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NDSA Pre-Budget Submission 2021

The National Disability Services Association (NDSA) represents the network of some of the largest national providers of disability services in the community across Ireland. We work across the widestrange of community services - education, training, personal assistance,community day care, employment, residential, respite and rehabilitation, and work with and for people across all ages, abilities and backgrounds. We have a long and evolving legacy as leaders in the disability sector. There is an ongoing crisis in the disability sector which is fundamentally one of funding and has led to what the HSE itself calls an unsustainable financial situation for the sector. But it is also a crisis which arises from the absence of an agreement, policy or strategy defining the roleof the sector in the delivery of an important part of social care which the state is responsible for.

In Budget 2022, the NDSA are calling on the Government to commit to the following measures:


· Provision of funding for adequate clinical posts to support the implementation of Progressing Disability Services in order to reduce waiting lists - particularly for children transitioning from onecare/education setting to another.

· Incorporate the findings of unmet need across all areas as identified in the Disability Capacity Review to 2032 – A Review of Social Care Demand and Capacity to 2032 in Budget 22

· Increase Disability Payments by €20 as an interim recognition of extra costs incurred by people with disabilities pending the publication of the Cost of Disability report

· Reform of the disability sector with meaningful consultation with stakeholders to enable Section 39 organisations to be adequately and sustainably funded in order to ensure continuity of vitaldisability service provision and pay parity for Section 39 workers.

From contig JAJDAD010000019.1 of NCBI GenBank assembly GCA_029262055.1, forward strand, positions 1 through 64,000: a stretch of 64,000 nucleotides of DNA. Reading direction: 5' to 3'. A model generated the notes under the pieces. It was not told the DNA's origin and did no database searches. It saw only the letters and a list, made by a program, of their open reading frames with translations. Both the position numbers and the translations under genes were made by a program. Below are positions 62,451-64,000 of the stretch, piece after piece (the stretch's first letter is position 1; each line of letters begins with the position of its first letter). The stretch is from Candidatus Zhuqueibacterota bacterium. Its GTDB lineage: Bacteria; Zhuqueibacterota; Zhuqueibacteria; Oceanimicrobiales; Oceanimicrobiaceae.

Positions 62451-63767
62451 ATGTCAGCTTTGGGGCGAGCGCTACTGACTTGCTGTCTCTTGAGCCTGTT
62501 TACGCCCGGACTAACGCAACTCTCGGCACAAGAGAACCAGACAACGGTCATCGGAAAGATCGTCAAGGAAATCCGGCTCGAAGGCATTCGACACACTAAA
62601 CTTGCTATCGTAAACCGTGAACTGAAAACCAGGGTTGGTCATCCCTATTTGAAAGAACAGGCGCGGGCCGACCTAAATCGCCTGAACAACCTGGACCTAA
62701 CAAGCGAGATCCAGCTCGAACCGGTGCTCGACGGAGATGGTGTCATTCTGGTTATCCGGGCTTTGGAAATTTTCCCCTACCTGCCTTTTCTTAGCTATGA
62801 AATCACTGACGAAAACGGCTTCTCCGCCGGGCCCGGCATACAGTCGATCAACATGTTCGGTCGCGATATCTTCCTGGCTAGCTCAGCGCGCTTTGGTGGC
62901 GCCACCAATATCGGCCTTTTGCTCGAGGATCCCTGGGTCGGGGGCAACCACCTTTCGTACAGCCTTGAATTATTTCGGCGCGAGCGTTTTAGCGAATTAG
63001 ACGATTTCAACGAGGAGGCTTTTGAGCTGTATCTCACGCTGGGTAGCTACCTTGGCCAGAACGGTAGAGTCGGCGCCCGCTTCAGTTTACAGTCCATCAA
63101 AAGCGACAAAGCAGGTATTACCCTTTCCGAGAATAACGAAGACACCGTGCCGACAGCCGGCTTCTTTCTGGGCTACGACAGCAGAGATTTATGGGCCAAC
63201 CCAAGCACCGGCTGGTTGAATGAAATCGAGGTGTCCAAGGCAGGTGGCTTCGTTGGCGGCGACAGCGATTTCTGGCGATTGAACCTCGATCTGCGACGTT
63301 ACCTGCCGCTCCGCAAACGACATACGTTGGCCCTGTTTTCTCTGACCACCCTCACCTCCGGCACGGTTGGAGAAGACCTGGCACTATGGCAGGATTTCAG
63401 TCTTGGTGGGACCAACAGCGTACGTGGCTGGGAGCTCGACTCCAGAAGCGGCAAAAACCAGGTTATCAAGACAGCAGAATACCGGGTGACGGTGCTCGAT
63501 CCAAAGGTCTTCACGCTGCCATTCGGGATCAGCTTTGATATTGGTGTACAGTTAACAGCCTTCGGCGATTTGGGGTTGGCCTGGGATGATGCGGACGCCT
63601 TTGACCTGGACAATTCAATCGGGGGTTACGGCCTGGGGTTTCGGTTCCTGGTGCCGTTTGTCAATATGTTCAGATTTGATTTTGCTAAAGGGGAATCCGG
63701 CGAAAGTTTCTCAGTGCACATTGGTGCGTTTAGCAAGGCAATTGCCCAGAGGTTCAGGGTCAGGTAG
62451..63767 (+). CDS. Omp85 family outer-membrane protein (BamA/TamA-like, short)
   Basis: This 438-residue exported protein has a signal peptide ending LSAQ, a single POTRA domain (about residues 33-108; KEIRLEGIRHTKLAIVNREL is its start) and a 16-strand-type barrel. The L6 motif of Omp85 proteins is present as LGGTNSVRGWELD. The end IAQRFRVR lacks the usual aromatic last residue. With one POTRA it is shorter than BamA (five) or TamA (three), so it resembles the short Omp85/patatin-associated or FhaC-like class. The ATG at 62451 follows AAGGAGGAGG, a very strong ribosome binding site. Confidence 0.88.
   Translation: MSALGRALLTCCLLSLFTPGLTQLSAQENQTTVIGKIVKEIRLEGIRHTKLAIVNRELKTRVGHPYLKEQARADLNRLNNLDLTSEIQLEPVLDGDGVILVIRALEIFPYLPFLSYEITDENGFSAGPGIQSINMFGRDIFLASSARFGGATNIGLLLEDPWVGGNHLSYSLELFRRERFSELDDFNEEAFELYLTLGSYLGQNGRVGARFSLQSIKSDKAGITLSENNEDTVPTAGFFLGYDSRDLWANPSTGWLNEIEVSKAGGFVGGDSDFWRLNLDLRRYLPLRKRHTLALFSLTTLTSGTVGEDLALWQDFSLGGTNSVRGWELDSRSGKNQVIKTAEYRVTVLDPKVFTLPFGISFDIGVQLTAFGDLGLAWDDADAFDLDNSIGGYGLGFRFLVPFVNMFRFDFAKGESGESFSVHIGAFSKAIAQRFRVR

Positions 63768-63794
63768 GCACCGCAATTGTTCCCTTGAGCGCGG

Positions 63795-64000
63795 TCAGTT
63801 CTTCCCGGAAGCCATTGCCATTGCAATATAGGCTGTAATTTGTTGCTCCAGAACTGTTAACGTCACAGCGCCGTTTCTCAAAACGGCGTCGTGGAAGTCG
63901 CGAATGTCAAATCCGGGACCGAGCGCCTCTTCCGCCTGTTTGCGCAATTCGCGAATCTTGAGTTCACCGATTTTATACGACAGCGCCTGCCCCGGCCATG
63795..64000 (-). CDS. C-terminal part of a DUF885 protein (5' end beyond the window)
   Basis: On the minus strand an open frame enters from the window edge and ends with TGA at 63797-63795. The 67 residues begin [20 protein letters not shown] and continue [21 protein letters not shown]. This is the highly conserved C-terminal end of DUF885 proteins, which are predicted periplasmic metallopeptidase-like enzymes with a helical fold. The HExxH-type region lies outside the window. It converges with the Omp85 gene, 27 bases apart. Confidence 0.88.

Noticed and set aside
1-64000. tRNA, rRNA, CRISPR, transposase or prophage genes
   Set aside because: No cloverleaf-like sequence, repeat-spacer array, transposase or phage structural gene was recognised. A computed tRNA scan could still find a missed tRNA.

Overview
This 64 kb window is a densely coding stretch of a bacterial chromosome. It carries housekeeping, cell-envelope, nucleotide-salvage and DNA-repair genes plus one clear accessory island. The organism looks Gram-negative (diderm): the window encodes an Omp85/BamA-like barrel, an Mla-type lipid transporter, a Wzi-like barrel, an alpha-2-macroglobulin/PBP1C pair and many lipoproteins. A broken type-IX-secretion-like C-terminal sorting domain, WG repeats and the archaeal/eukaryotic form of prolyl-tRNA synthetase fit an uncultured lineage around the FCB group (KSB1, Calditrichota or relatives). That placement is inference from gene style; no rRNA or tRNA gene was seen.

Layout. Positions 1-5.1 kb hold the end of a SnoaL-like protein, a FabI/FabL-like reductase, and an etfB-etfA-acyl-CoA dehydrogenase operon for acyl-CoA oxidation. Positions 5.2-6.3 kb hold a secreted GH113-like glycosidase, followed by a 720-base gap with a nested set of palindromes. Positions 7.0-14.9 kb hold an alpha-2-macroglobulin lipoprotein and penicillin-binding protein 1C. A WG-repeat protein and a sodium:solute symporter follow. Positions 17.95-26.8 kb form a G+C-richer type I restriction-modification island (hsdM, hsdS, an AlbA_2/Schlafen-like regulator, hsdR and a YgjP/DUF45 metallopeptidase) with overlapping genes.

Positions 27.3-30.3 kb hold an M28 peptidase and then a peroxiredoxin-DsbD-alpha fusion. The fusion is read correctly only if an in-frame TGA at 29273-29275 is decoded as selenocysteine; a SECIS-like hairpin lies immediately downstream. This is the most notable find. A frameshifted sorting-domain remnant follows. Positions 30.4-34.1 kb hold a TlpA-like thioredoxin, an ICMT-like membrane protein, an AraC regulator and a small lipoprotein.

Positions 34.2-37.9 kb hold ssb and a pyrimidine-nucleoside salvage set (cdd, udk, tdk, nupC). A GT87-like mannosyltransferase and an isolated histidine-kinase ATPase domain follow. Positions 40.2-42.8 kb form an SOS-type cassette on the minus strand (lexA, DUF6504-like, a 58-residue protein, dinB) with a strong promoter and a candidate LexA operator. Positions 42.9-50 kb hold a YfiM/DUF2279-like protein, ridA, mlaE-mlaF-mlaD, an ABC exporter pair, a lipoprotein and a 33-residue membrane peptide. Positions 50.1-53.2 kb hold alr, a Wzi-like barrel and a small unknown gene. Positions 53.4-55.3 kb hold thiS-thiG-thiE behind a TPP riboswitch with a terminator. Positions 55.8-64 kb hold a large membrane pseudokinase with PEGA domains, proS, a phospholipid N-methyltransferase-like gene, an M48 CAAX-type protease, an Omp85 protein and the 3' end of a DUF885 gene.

· Section 39 of the Health Act of 2004 is no longer fit for purpose, as much of the services provided through Section 39funding, especially those provided by national organisations, are not auxiliaryto state services as such, but rather they are de facto state services. This is demonstrably the case where in some CHO areas the HSE provides a particular service, while in other CHOs the HSE may commission a Section 39 organisationto provide the same service.

· While these services may be equivalent interms of service scope and provision, they are not equivalent in terms offunding and service sustainability. NDSA recommends that the 2004 Health Act beamended to ensure that essential services provided on behalf of the state bySection 39 organisations are funded on an equivalent basis to those provided directlyby the HSE or Section 38 organisations. NDSA requests that the Government take on this challenge.

· Implementation of the HSE Corporate Plan21-24 which sates the need for multi-annual investment and reform of the disability sector as one of their 6 key objectives.


Rosemary Keogh,


28th September 2021.

Download the statement here